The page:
6. Privacy rules allow the government to keep and use almost everything it collects. The court-approved privacy rules for Section 702 broadly allow the government to collect and keep data, including both records and contents of communications. Even if the government knows that information pertains to an American or someone in the US, it can still keep it for years and use it for purposes that have nothing to do with counterterrorism efforts. But more broadly, if the government doesn’t know a person’s nationality, location, or even if they are relevant to foreign intelligence at all—the default is to keep it and process it later. Essentially, intelligence agencies operate under the concept of: snatch up as much information as possible, ferret it away, and search it later – and only delete it if it is affirmatively found to fall under a protected category. This is perhaps how so much irrelevant and U.S. data is collected, as discussed above.

7. The administration refuses to estimate how many Americans are in the 702 database, despite acknowledging the ability to do so. For more than a year, former ODNI James Clapper said his office could and would estimate the number of Americans who were “incidentally” surveilled under the program. The office said it would provide Congress a good faith estimate subject to caveats or perhaps reflect only a sampling, but it could be done and the government needed only to pick one of several methods and do it. But earlier this spring, the ODNI under new Director Dan Coats reversed course. As CDT and other groups have documented elsewhere, counting the number of Americans in the database is not a privacy violation in and of itself and is crucial to understanding the scope of collection under this program.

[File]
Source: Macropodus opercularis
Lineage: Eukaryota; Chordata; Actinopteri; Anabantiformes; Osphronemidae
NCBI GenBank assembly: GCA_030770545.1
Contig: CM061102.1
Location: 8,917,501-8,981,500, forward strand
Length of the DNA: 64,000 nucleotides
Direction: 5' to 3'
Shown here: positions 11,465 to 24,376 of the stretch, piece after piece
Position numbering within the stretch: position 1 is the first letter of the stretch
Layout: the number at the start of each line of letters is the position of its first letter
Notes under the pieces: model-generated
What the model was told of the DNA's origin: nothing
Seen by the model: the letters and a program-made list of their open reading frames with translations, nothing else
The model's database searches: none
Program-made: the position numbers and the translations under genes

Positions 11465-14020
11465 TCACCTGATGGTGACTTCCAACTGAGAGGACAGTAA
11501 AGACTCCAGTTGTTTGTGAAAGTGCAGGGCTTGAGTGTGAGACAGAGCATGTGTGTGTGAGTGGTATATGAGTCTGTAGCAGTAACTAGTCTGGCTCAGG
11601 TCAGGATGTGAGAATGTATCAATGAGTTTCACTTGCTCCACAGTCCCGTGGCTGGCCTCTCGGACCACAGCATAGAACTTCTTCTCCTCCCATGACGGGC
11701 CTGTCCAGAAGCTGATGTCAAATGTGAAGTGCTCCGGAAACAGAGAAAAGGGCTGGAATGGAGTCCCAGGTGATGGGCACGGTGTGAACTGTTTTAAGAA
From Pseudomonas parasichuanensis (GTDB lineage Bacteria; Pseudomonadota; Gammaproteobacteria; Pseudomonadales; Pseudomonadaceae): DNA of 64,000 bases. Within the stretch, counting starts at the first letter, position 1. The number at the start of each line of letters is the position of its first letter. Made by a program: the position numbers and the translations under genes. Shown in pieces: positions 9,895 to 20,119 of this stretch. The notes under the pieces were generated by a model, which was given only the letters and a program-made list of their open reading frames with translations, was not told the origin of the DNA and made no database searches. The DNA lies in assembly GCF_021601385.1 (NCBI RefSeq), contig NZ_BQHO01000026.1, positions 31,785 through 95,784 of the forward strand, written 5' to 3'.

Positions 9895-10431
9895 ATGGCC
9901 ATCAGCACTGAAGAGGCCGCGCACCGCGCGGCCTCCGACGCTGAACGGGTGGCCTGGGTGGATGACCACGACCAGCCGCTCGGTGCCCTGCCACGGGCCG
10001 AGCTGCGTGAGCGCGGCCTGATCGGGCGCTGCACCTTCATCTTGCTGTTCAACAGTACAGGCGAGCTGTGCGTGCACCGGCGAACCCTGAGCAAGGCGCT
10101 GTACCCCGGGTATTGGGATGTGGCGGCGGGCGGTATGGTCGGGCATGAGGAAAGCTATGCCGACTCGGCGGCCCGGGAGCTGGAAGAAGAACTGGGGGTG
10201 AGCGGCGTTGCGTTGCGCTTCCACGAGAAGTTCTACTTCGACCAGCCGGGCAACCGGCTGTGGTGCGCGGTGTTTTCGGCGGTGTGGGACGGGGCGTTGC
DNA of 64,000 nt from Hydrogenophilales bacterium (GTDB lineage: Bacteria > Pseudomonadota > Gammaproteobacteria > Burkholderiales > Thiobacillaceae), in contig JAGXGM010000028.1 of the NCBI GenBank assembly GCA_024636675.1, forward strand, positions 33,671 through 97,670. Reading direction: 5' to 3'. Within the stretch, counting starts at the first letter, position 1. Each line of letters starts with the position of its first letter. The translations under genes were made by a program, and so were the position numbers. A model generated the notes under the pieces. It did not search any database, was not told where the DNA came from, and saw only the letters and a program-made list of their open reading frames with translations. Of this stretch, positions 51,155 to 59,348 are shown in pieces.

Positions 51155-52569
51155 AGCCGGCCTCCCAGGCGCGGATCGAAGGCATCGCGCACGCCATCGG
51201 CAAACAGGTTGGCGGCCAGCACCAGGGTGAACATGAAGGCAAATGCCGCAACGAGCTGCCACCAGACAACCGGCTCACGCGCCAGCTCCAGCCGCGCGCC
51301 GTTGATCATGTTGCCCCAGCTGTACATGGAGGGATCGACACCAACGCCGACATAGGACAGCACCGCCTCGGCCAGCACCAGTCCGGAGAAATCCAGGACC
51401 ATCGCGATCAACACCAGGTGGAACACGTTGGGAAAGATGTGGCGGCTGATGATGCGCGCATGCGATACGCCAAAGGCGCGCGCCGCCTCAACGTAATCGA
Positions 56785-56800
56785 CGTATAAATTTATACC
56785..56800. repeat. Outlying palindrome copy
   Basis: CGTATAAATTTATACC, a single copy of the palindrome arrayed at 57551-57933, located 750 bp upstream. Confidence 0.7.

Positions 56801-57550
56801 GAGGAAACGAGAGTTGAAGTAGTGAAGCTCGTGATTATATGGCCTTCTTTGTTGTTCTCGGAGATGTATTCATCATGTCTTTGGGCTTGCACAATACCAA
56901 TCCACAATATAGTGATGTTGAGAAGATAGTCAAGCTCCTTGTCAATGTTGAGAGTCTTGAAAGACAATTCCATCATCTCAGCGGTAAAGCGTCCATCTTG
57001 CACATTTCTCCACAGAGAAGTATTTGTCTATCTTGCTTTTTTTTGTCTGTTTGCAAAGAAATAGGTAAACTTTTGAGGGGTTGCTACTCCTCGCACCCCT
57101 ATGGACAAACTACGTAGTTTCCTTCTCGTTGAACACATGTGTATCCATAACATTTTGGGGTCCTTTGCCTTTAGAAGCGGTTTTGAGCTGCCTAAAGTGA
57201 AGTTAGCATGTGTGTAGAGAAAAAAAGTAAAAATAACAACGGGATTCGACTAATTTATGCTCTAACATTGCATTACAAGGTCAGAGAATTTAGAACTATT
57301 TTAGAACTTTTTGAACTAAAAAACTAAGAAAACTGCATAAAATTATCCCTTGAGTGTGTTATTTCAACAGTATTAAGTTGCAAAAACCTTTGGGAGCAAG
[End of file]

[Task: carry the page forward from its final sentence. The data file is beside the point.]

As one can see, Congress can make a much more informed decision this time around, and this new information about invasive practices provides a roadmap for reform. With the sunset only five months away, it’s time for Congress to put pen to paper and deal with these new revelations.

Image: Trevor Paglen

 

About the Author(s)

Michelle Richardson

Deputy Director of the Center for Democracy and Technology’s Freedom, Security, and Technology Project